I once bought a 7 yr old foundation stock style QH who'd been fat & unshod all his life so he had navicular changes (feet like a 15 yr old!) and sidebone. Being large & barefoot contributed to those. I knew I wouldn't be jumping much, keeping him in work etc. Got him half price. He hunted until he was 22 and that was 4 yrs after he lost an eye! Fieldmasters horse after I sold him. See?

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              • #8
                Very much depends on the age/experience of the hunter.
                I generally do draw blood since once I bought a horse from a friend of a friend, the horse was aced when I tried it and it never did work out. Wish I had known about the ace. The seller thought it was no big deal but I think differently.
                I tend to look at the teeth to check for any signs of cribbing.

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                • #9
                  The thing about testing for drugs is that it gets pricey, at least in our area. I'm not aware of one test that catches all drugs so you test for specific drugs which can be pricey at $60+ a test.

                  Anymore when I buy a horse I want to know someone in the horse's recent history that will vouch for the horse. That isn't a sure fire promise the horse will work out but it can help weed out some of the BS.

                  Better than radiographs is being able to ride the horse for a week the way you would hunt him/her. Take out an insurance policy, bring it home on trial and ride it. If it stays sounds and you like the horse, good deal. If it is lame after a 3 mile trot it probably isn't going to hunt very well for you.

                  Comment

                  • Original Poster

                    #10
                    Thanks so much for all the advice! She is a horse who has hunted two seasons in the past and the vet did the physical exam today and all looks good (overall, no huge red flags but haven't gone over everything in detail with the vet yet), but just not knowing everything about her history (I do know the seller well and trust them) I am having Xrays done on her front feet and hocks tomorrow.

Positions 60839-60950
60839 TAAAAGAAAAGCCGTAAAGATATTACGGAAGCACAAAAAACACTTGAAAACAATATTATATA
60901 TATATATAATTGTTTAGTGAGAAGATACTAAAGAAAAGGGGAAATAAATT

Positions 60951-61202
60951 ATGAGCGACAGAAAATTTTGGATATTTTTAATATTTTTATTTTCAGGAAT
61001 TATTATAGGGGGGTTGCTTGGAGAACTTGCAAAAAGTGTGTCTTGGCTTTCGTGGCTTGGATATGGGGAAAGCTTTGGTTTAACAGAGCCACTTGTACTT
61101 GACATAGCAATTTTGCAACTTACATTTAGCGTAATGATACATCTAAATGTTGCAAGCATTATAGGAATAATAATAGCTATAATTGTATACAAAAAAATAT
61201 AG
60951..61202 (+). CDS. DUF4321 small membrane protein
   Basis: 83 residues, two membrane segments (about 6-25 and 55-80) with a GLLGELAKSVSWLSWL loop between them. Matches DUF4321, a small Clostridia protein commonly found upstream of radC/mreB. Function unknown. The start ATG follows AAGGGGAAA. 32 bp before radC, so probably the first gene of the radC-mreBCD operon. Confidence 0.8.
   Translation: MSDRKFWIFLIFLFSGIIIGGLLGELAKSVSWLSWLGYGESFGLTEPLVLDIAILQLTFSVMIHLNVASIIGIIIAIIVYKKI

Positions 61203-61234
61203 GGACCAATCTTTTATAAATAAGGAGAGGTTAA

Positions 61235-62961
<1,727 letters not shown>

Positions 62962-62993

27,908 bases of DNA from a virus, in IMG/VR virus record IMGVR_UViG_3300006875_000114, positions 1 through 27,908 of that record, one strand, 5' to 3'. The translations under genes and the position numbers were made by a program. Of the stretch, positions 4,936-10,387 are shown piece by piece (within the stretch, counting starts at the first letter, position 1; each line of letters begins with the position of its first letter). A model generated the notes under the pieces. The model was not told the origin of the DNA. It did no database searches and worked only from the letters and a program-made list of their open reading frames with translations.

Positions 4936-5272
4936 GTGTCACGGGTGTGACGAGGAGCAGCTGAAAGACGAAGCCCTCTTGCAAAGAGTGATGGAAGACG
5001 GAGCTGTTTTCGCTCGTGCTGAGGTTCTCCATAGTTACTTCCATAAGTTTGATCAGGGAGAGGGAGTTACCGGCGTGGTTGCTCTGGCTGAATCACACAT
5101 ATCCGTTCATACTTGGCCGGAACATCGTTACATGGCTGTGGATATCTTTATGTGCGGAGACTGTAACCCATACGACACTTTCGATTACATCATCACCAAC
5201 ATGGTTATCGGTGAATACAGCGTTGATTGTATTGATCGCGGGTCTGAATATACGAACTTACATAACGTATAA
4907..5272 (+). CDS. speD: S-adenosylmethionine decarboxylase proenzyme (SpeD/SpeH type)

I have seen her, ridden her three times and I would imagine she would hold up for what I will be using her for.

                    Thanks so much for all of the valuable input, I really appreciate everything!

                    Comment


                    • #11
                      Knowing the horse & the sellers makes a significant difference, otherwise I'd definitely draw blood - you don't need to run any tests initially but you'll have it in case strange events unfold ...

                      Comment


                      • #12
                        REL - Drawing blood.

                        Always draw blood. You don't have to have it tested. Have the vet store it for 30 days. If the horse goes lame or crazy after you get him home - THEN have the blood tested for masking substances.

                        If there is no blood - it's just your word against the sellers.

                        Basic exam, flexions, - people have different opinions on the radiographs. If a horse is hunting soundly and passes the flexions, the vet may be ok skipping radiographs. Or the vet may want to radiograph a joint that is a bit wonky on the flexion.

                        Or, the horse may have a condition and the seller releases radiographs to you so that you and your vet can review.

                        It all depends on what you're spending, how the horse does on flexions, and your personal views on purchases.

                        But don't skip the blood. Just draw and store it.
                        Brothers and sisters, I bid you beware
                        Of giving your heart to a dog to tear.
                        -Rudyard Kipling